Worlds collide as UCL expands beyond Bloomsbury

New Olympic Park campus will host one of UK’s largest universities and add thousands more jobs and students. What can it achieve?

October 2, 2023
A man looks at a giant globe
Source: UCL/Andrew Parsons Photography

The past few months have been terrible for concrete’s reputation but UCL’s new Marshgate building – a veritable palace of the stuff – certainly looks as though it has been built to last.

Looming over the River Lea and competing for space in the rapidly changing Olympic Park skyline with Sir Anish Kapoor’s spiralling ArcelorMittal Orbit, the building is one of two that comprises the new UCL East campus, billed as the biggest expansion in the university’s near 200-year history.

The antithesis of UCL’s constricted, historic base in Bloomsbury, Marshgate has a big, cavernous atrium, overlooked by eight floors and a giant, glowing model of Planet Earth that hangs from a huge open ceiling.

Big, expensive capital projects are often criticised in higher education but, done well, they can be an opportunity to change what a university does and UCL’s ambitions for the new campus match its immense stature.

At a launch event, UCL president Michael Spence spoke of academia having always been about “dissecting the world into little boxes so we could master it” and then telling people what they should think about things they “weren’t really interested in in the first place”.

UCL has, for some time, been working in a totally opposite direction, said Dr Spence, and the new building “wants to put this thinking at the centre of the university”.

For others the project has raised more practical, but no less important, questions about the future of higher education; namely how big can a university realistically get without putting a strain on its identity and finances?

UCL was already the UK’s second biggest institution by student numbers and UCL East has added nine new undergraduate degree programmes and 47 postgraduate taught programmes.

Justine Simons, London’s deputy mayor for culture, said, along with the opening of the new London College of Fashion building as part of the same East Bank development, 10,000 students will soon be studying on the park, adding to its complete transformation since the 2012 games.

With the BBC and Victoria & Albert Museum also moving in nearby, Ms Simons emphasised the opportunities for collaborations and connections between universities and the creative industries.

UCL is also recruiting 260 new academics to work in the building and more than 700 professional services support staff. Twelve new schools and centres are opening, including the Global Business School for Health, the Institute of Making and the Manufacturing Futures Lab.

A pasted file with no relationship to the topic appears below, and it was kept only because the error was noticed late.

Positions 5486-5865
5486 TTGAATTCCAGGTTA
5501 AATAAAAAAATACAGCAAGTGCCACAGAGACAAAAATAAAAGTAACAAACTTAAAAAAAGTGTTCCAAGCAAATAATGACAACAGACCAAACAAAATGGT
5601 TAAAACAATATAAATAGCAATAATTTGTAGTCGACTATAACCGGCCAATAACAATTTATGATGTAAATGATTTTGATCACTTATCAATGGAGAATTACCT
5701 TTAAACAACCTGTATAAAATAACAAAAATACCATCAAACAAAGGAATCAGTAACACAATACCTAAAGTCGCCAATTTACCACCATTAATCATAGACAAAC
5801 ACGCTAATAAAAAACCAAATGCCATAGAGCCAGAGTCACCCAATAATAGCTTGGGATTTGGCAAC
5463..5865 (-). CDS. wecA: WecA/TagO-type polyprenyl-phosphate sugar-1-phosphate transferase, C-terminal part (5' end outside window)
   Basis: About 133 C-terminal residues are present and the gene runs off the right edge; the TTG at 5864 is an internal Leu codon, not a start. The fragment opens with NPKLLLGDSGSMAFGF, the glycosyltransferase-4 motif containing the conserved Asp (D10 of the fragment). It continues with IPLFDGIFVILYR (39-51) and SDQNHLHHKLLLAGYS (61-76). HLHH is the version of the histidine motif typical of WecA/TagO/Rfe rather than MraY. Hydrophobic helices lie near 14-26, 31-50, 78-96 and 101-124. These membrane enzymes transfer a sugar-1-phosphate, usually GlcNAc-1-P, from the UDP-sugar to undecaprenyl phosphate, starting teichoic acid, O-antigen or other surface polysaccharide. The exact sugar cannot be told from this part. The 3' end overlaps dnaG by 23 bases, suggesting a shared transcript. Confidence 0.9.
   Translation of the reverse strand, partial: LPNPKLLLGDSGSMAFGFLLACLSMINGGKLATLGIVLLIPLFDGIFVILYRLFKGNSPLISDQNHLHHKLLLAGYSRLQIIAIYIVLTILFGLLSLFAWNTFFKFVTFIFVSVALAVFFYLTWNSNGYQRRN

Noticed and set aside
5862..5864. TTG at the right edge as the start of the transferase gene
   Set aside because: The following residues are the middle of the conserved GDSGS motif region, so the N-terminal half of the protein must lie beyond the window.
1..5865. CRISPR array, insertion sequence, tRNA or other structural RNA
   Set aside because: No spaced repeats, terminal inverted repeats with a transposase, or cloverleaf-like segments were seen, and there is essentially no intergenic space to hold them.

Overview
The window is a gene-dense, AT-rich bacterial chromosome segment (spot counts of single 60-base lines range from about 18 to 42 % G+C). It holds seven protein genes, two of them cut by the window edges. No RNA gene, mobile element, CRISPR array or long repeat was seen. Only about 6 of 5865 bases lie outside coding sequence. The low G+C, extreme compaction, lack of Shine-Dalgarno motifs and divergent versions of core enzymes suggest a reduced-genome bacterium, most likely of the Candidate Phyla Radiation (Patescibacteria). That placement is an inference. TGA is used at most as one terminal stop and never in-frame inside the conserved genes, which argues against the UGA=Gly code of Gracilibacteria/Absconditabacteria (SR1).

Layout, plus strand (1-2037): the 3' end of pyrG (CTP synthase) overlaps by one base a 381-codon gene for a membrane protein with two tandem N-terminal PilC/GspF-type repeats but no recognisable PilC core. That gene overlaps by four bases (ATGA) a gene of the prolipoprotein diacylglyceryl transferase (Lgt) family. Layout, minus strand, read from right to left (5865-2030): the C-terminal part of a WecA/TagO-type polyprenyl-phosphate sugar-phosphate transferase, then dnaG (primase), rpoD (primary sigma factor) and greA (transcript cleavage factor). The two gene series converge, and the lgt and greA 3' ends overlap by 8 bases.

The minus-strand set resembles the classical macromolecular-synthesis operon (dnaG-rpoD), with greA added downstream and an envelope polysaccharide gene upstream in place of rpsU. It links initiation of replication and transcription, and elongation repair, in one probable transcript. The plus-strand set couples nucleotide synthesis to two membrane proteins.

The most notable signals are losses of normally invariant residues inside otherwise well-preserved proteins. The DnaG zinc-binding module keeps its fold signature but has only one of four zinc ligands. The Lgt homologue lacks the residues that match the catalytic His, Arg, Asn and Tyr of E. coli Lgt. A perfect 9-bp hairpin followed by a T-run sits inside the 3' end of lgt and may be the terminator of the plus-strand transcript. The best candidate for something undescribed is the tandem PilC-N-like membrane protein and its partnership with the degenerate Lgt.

These will be the bedrock of the campus’ multidisciplinary approach, said pro provost Paola Lettieri. With no departments, the centres are intended to accommodate experts from all disciplines, where materials scientists can work alongside art conservationists, for example.

Spaces have been designed so people can be “nosy”, she added, and in a way that “naturally brings people together”. It is hoped this will speed up the process of fostering scientific breakthroughs – so often dependent on luck and chance – and translating them into real-world uses.

“We couldn’t do this in Bloomsbury because we have run out of space, literally,” Professor Lettieri said.

“Bloomsbury is an amazing campus, but it is 200 years old and has limitations of the architecture and buildings that we occupy. They are gorgeous but not designed for the kind of spontaneous collaboration we want to create at UCL East.”

Designing a collaborative building is one thing but centuries-old academic boundaries are not so easily destroyed, admitted Professor Lettieri.

“I feel like I’ve learned to speak many different languages working with academics that come from different disciplines,” she said. “We have done a lot but clearly, we’ve got to continue to build more bridges.”

UCL East will not operate in a silo either, with students and staff encouraged to work across both sites.

Arun Sharma, who has just finished an archaeology master’s, said there was much to be gained from operating in two different worlds.

“Bloomsbury is very embedded in London and that area’s intellectual history,” he said. “It has got the prestige with it but also limitations.

“You can step out of the gate and are swept off your feet by buses, cars and taxi drivers. It is part of a very fast-paced London environment.

“It feels a bit transient; there are all these lovely opportunities but they come and go very quickly. Unless you can utilise it, it can be a bit overwhelming.

“Here, you’ve got the nature, the wonderful facilities, the different universities popping up everywhere”, Mr Sharma continued.

“It’s an environment that has only developed in the last 10 to 15 years, so it feels like a new slate. It’s really important for people not to feel constrained by the weight of the past.”

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Reader's comments (1)

As a former graduate student at UCL ME dept., I have convinced my only grandson to apply for admission to UCL BASc programme. His mother is a UCL PhD in pharmacology. His father, now a captain in RTN, studied military engineering at UCL.